[VIDEOSINGLE type=”youtube” keyid=”sLydN-EJKYk”, width=”560″, height=”344″]
It’s that time of year. It’s always a good sign when you’ve made it through February without any colic problems in your barn. Everyone always warns about what they call “winter colic” as winter is coming on, but the problems that cause colic–not drinking enough water, too little or irregular exercise, disruptive changes in routines because of weather, and all the rest–can have cumulative effects. The colic warning signs might not be obvious right away, but if you have problems, you’ll know it by the time? February comes. And making it through doesn’t mean the risk is over, but horses should soon be getting back to more active schedules and be less impacted by inclement weather.
Nevertheless, some unfortunate horses and owners will be headed to local vet hospitals or regional university clinics and some will find out that it is necessary to have surgery. Colic surgery is very common now, and you might hear about it all the time, but you’ll hear about the intestinal details. Most owners won’t hear about the anesthesia that will be needed for their horses to undergo the surgery, or the induction process and recovery protocol that the hospital uses.
Anesthesia is nothing to be afraid of, but the vet clinic staff will get very serious as they hand you the permission forms for your horse before any surgical preparation can begin. It’s not unlike the process you’d go through at a hospital for a family member who needs surgery, but many horse owners are completely unaware of what anesthesia means for a horse, and there is very little information available to them to find out before they’re in a highly-charged, emotional situation as their horse faces a serious problem.
That’s why I put together this blog post, and I hope you’ll watch these videos even if you think your horse will never, ever be a candidate for surgery. Anesthesia does have its risks–everyone has heard the horror stories about horses emerging from an anesthetic haze in a panic–but modern veterinary medicine has developed protocols to make it as safe as possible for your horse.
Every hospital uses a slightly different system, depending on their available space, equipment and staff on hand. Sometimes emergency surgery is done on with no time to spare, and perhaps little time to explain to the owner what is going on. And in the middle of the night, no one may be around to hold your hand…or keep you from biting your nails off.
Ah, but the University of Minnesota College of Veterinary Medicine has prepared this little video, which is relevant whether your horse is having orthopedic surgery, colic surgery, or some other procedure that requires surgical procedures.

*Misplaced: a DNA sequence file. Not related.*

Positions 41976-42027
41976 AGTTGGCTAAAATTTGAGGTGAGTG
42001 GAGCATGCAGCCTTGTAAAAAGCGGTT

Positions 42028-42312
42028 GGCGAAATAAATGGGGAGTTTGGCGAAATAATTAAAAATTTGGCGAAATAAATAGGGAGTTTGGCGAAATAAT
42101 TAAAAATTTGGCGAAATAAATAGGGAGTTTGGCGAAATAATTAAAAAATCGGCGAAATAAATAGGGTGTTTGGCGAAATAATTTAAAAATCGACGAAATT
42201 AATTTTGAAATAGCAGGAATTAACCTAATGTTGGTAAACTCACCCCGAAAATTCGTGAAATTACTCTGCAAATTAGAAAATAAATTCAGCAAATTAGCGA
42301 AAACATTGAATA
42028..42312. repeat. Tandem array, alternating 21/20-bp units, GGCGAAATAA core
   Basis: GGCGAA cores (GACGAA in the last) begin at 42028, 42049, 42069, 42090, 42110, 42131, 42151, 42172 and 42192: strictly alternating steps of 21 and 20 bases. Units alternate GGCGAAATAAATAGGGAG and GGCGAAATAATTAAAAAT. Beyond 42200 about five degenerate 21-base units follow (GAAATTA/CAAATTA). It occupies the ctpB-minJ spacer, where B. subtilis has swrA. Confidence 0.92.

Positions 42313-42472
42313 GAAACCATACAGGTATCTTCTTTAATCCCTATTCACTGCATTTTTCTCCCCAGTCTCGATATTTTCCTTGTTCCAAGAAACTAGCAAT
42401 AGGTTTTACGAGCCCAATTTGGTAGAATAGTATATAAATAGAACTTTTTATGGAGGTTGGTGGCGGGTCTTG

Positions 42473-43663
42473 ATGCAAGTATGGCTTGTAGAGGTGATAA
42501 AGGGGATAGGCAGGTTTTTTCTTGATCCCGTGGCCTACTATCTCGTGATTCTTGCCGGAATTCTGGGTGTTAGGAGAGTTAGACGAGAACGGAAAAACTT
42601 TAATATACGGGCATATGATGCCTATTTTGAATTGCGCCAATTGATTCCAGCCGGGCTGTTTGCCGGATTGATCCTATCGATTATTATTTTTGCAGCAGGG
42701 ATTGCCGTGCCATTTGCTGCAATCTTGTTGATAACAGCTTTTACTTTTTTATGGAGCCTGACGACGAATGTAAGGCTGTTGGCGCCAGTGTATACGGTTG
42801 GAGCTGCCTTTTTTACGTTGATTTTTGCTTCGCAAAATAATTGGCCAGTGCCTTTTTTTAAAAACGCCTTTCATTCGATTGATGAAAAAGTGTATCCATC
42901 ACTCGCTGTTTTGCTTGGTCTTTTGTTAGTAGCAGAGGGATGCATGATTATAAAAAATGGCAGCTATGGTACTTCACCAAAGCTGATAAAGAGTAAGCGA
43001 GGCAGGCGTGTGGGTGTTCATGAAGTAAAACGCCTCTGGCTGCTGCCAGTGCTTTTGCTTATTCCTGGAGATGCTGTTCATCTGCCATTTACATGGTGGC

In the Minnesota video, you will be guided by Ronald Mandsager DVM, DACA. “DACA” means that Dr. Mandsager is a Diplomate of the American College of Veterinary Anesthesiologists.
The term “anesthesia” technically covers general anesthesia (meaning that the horse is rendered unconscious), as well as other anesthetizing methods such as standing sedation and the more common local anesthesia, which prevents the horse from feeling pain in a specific area of its body, such as part of a lower limb during lameness diagnosis.
General anesthesia makes it possible for the horse to be worked on in a recumbent (on its back) position in a sterile environment. An anesthesia assistant will monitor the horse and the anesthesia administration system while the surgeon and assistants concentrate on the procedure.
Horses scheduled for high-field MRI scanning, in which the horse has to be lying down, will also need general anesthesia. Standing MRI scans require sedation.
[VIDEOSINGLE type=”youtube” keyid=”Iv7yI0pduik”, width=”560″, height=”344″]
In Kentucky, the always-busy Rood and Riddle Equine Hospital‘s surgery schedule runs like clockwork, and the equine anesthesia process is a team project, both in induction and recovery. The team members know what is normal, and what’s not. Notice how much of the Rood and Riddle protocol in this video mirrors the Minnesota plan, but has its own variations.
You can expect some slight variation wherever your horse may be hospitalized.
I hope you never need this information, but it’s good to know. If you can, attend an open house at your local vet hospital or at a regional university equine hospital. Chances are, they will demonstrate or show videos of how they administer anesthesia, and you’ll have a chance to ask plenty of questions that you can file away for “what if…” use. You might want to ask about anesthesia for older horses, or miniature horses, if that is relevant for you, or what might be different for foals, and the staff will have time for answers.